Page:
Here’s what’s up in the world of TV for Friday, March 6, and Saturday, March 7. All times are Eastern.
Unbreakable Kimmy Schmidt (Netflix, 3:01 a.m., Friday): When an irrepressibly bubbly young woman (Ellie Kemper from The Office) escapes from her doomsday cult and hits NYC on her own, she faces each Big Apple-y obstacle with good cheer and a lot of day-glo clothing in this much-anticipated sitcom from executive producers Tina Fey and Robert Carlock. Looking to give Kemper some more of their 30 Rock mojo, Fey and Carlock have enlisted Jane Krakowski and Tituss Burgess (that’s D’Fwan to you), along with non-30 Rock-er Carol Kane. Kayla Kumari Upadhyaya is looking pretty irrepressible herself, as she prepares to review all 13 episodes of this series, beginning tonight at 6 p.m. (Her daily reviews will be up at noon on weekends and 6 p.m. weekdays until we’re all out of Kimmy.) In the meantime, Joshua Alston gives his big picture TV Review of the whole season.
House Of Cards (Netflix): With Frank Underwood Underwooding his way into the presidency at the end of last year, Scott Von Doviak says Kevin Spacey’s Frank hasn’t mellowed with his coveted new, oval-shaped office, pissing on his father’s grave (literally) and the Constitution (figuratively) with even more gusto in this third season. Scott continues his four-episode-a-week reviewing pace, bringing us his takes on episodes 3 & 4 of the new season at 2 p.m. (Look for episodes 5 & 6 on Monday.)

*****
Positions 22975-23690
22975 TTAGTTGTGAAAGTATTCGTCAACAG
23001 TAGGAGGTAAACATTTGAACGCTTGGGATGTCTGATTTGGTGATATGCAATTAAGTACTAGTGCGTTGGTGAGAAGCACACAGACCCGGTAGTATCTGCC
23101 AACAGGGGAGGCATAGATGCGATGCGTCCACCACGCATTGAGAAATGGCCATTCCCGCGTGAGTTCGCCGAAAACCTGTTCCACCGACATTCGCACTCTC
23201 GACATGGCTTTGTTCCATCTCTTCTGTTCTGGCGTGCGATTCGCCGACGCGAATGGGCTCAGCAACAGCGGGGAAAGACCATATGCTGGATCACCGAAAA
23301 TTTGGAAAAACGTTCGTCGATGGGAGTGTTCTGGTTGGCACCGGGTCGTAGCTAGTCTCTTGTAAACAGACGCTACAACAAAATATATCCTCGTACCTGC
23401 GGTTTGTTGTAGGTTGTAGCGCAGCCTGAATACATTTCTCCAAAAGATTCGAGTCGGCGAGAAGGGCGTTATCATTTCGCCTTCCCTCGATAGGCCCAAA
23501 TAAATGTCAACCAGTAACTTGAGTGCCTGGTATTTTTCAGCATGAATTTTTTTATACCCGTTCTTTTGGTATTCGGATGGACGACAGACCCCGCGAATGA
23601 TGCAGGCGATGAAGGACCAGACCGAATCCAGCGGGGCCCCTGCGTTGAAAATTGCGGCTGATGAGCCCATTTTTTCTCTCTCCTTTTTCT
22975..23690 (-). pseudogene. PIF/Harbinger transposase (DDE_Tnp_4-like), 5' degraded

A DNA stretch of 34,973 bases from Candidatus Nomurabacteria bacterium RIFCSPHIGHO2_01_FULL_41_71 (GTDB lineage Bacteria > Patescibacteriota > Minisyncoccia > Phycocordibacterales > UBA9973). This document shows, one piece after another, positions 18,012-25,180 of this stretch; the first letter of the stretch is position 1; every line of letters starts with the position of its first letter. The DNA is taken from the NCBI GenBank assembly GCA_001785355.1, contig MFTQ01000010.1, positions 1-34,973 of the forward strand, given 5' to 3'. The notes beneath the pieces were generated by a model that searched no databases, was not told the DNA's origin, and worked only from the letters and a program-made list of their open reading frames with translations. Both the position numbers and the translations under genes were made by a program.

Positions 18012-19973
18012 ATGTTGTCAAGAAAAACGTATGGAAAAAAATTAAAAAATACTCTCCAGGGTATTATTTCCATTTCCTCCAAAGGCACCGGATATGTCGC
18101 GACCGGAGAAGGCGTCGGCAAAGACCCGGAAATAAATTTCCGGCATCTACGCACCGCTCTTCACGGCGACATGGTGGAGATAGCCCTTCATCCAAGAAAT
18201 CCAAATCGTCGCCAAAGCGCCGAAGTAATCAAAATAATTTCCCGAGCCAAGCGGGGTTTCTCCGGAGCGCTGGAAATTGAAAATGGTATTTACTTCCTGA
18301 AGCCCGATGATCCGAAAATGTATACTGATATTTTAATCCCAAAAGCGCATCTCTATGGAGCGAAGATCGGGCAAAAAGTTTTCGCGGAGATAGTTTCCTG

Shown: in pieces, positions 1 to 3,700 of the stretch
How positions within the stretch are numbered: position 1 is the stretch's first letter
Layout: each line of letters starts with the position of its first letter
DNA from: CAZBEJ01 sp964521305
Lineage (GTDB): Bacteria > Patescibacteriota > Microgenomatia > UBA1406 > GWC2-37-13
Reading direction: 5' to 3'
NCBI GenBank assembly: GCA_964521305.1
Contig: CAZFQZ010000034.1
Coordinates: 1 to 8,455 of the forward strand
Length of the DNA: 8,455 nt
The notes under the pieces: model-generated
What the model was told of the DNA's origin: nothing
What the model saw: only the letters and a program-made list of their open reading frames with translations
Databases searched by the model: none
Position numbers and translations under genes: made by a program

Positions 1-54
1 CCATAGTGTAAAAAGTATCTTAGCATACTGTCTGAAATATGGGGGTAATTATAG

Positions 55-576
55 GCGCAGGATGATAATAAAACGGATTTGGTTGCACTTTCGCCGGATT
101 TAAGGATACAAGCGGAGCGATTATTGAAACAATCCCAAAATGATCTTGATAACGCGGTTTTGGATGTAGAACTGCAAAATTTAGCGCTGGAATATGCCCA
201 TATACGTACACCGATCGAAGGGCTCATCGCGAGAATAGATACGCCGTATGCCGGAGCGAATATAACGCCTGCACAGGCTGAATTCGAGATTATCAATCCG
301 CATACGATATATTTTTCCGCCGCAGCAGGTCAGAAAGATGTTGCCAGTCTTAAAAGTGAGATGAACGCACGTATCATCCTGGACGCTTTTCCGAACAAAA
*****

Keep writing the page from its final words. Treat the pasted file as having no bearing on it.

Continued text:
Glee (Fox, 9 p.m., Friday): When rival Dalton Academy burns down, he homeless Warblers consider teaming up with the New Directions (possibly having second thoughts when they hear the Directions practicing “We Didn’t Start The Fire.”) Brandon Nowalk reviews the damages.
Plus, they didn’t sound this good. (NBC)
12 Monkeys (Syfy, 9 p.m., Friday): The time-travel sci-fi series takes a trip back (forward?) to 2043, fleshing out the blasted, post-apocalyptic wasteland that is our future. Emily L. Stephens fleshes out whether we should be worried (about this up-and-down series, that is).
Banshee (Cinemax, 10 p.m., Friday): After a relaxing vacation full of horrifying fight club violence in New Orleans, Hood returns to Banshee where he finds…horrifying violence?! Les Chappell continues his appreciation of Banshee’s horrifying violence.
Comedy Bang! Bang! (IFC, 11 p.m., Friday): The male half of the cutest Hollywood couple you don’t want to strangle stops by to show of his acting chops (comic and dramatic) to Scott and Reggie. Plus, conceptual comedy forebears The State are represented by guest Kevin Allison. David (No Relation Because Our Names Only Vaguely Sound Alike) Kallison reports.
Saturday Night Live (NBC, 11:30 p.m., Saturday)
Are good male role models only a fiction? While your favorite A.V. Clubbers won’t go that far, that didn’t stop us from compiling a list of our favorite pop culture ideal males for this week’s AVQ&A. Then A.V. Club movie guru Mike D’Angelo takes us on one of his signature Scenic Routes through that scene in Boyhood. You know, the one with all the questionable racial politics? Yeah, that one. Then Sean O’Neal dips back into Sopranos lore for his Hear This about one of the most inspired—and unexpected—musical choices in the series’ illustrious run.